SharePoint Nirvana | Create Expandable Regions in MOSS Publishing Pages

Create Expandable Regions in MOSS Publishing Pages

by JamieMcAllister 8. July 2008 18:11

 When you have a large amount of text on any given MOSS Publishing page it can obscure information that the reader wants. You're always free to split that content across several publishing pages of course, but that might not agree with your sites structure or how users want to access that information.

Today I present a technique to help solve the problem that doesn't come out of the box [OOTB] with MOSS 2007. With a little bit of javascript we can introduce text regions that can be expanded or contracted by the reader.

There's no active content in this posting, so a picture will have to illustrate what we're after. How would you like to be able to contract your publishing page text so it's small like this;

Then click the Plus icon so that the text is displayed;

This is achieved with a little bit of javascript, and a couple of icons, and is pretty simple.

You basically need a <div> or some such where your content will go, and a plus and minus graphic in a couple of <img> tags. An onclick of the images calls a method called showhide() and passes their local div id. This toggles the visibility of the text and the appropriate plus or minus graphic and the job is done. My showhide() function is shown below. Notice how the div and the images all have a variant of the same id so that they can be located as a group by the script;

function showhide(divid)

{

thediv = document.getElementById('div'+id);

theplusimage = document.getElementById(id);

theminusimage = document.getElementById('Minus'+id);if(thediv.style.display== 'none' )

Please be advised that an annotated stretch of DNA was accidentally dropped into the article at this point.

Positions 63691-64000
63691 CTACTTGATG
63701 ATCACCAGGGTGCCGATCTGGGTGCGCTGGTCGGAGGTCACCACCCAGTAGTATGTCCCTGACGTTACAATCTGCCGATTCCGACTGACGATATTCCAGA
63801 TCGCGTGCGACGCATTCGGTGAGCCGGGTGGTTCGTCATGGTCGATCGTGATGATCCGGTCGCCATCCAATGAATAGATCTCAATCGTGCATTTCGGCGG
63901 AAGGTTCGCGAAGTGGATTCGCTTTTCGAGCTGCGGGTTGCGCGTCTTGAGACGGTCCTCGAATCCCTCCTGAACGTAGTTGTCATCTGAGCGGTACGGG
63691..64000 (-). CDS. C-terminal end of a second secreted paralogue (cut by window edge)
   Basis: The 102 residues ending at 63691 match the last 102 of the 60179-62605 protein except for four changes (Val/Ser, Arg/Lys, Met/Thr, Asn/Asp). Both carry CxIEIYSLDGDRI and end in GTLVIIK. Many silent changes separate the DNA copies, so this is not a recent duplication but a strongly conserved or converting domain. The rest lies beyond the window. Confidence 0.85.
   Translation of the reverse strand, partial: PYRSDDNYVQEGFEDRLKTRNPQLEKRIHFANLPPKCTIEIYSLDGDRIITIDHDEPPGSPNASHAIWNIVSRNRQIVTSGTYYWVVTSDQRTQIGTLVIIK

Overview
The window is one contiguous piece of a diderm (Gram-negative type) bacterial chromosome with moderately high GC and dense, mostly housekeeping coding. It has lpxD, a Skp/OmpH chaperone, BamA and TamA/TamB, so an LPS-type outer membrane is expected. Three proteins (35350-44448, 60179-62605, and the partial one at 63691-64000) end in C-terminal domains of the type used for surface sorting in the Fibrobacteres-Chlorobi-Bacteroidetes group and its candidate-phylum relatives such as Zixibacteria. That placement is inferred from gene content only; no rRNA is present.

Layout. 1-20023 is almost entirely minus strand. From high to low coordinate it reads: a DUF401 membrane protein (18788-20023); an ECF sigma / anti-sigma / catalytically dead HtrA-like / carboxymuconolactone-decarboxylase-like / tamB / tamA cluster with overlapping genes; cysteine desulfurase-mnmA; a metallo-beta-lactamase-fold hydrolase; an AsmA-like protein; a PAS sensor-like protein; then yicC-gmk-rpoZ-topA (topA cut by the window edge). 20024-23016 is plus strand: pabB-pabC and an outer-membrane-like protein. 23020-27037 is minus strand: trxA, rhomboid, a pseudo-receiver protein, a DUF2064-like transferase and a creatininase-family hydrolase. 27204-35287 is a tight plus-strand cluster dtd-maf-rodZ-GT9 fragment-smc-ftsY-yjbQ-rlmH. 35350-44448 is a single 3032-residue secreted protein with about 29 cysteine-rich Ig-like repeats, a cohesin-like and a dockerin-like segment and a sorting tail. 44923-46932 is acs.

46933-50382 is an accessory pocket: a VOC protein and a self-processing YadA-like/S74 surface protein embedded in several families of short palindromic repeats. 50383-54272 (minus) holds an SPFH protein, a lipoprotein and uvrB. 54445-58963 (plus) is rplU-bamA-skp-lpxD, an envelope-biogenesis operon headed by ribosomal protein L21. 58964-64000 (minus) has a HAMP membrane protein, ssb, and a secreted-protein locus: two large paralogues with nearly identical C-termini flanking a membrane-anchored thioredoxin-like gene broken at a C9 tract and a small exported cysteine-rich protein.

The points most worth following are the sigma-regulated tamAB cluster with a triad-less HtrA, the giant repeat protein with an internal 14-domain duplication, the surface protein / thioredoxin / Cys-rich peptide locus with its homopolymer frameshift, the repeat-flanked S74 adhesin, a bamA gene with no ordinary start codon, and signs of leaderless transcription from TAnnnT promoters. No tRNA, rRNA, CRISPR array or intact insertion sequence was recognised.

{

thediv.style.display='block';theplusimage.style.display=

'none';theminusimage.style.display='inline';

}

else

{

thediv.style.display=
'none';

theplusimage.style.display='inline';theminusimage.style.display=

'none';

}

}

 

 

 

This javascript is going to be a problem though, as you can't put javascript into your content pages or indeed any reference to it (the editor will take it out on save). You can put script into your Page Layouts, but that would hard code these expandable regions into set places on the page which is undesirable.

What we need is a way to have ordinary old HTML content (our div, images, and some text) that somehow gets subscribed to the appropriate javascript events dynamically.

I settled on a technique called Event Bubbling to do this for me. In plain English, what I have is a script that runs whenever anything in the document is clicked, but only performs an action when it's something I'm interested in - in this case one of my plus/minus icons. To cut a long story short it avoids memory leaks in some browsers, adheres to the philosophy of 'Unobtrusive Javascript' and lets me KIS. You run this script after the page loads, and it looks like this;

document.body.onclick = function(e)

{ // get event target (IE and W3C)

var target = e?e.target:window.event?window.event.srcElement:null;

if(!target) return;

// if target is img element, check further conditions

if(/img/i.test(target.nodeName)) {

try {

if (target.title == 'Plus') {

showhide(target.id);

}

else if (target.title == 'Minus') {

var id = target.id;showhide(id.replace(/Minus/,""));

}

}

catch (err)

{}

}

}

 

 

 

Using this technique means that the content doesn't contain any of the javascript, so Sharepoint is happy. (You can deploy the script in page layouts, or reference in Masterpage etc etc depending on teh scope you want for this functionality).